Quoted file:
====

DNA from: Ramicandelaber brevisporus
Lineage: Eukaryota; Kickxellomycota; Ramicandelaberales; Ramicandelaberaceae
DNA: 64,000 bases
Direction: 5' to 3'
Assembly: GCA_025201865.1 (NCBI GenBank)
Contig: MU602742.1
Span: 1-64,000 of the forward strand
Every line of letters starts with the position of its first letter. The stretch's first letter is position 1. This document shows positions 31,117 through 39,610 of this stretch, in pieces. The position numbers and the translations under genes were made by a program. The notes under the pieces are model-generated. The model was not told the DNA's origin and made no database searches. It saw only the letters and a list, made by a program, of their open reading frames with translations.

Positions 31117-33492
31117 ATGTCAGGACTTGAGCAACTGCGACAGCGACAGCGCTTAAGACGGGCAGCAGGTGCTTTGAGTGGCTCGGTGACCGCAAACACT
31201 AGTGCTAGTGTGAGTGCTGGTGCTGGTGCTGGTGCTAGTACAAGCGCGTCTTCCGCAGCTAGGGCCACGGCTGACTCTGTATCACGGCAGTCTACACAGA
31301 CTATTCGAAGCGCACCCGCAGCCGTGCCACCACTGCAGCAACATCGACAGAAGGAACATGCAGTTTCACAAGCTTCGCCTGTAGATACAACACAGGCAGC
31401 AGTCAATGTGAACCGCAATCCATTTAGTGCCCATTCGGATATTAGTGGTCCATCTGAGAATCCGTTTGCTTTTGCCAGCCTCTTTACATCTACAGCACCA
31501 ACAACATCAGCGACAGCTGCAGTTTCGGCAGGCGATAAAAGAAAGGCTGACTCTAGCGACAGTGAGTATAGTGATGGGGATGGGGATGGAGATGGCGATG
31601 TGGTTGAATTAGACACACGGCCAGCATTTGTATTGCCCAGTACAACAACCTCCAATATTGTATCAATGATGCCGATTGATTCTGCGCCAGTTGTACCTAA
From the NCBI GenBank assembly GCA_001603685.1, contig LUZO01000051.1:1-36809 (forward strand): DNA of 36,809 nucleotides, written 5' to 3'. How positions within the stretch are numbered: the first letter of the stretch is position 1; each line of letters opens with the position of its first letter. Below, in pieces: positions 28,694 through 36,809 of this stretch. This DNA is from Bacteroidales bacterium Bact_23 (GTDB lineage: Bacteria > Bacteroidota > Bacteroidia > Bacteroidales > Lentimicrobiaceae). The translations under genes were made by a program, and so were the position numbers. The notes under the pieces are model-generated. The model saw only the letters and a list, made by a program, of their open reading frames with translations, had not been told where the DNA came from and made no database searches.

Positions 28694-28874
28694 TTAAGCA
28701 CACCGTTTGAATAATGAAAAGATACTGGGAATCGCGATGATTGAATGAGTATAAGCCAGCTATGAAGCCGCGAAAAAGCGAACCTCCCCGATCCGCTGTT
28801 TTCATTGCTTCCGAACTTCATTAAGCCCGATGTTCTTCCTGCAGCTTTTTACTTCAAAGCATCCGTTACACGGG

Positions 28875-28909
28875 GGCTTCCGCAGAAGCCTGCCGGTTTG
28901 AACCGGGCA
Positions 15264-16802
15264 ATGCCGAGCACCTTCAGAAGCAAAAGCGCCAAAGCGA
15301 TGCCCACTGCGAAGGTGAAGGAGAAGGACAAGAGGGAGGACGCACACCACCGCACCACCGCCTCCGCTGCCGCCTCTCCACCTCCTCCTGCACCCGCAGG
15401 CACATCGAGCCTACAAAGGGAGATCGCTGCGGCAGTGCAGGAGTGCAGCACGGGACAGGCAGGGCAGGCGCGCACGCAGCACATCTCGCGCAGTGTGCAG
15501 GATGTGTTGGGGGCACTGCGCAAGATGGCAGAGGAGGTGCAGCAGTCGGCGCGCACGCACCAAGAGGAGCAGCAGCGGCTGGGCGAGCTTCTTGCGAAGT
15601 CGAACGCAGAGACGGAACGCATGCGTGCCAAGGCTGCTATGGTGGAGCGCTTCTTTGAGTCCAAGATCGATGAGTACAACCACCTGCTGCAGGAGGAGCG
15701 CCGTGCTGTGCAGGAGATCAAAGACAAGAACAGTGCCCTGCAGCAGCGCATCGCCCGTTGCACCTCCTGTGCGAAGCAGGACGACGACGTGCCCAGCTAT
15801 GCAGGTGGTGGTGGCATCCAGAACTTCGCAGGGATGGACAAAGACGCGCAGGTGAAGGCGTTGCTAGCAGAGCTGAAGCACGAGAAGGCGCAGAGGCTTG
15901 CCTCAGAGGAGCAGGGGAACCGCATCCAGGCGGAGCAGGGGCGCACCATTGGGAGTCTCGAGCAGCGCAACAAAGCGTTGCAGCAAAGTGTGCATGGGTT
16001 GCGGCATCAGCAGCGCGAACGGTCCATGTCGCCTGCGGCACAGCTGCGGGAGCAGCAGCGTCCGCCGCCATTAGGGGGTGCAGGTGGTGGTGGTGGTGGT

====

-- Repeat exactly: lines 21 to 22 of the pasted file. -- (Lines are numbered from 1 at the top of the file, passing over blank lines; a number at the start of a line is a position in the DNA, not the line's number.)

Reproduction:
Positions 28875-28909
28875 GGCTTCCGCAGAAGCCTGCCGGTTTG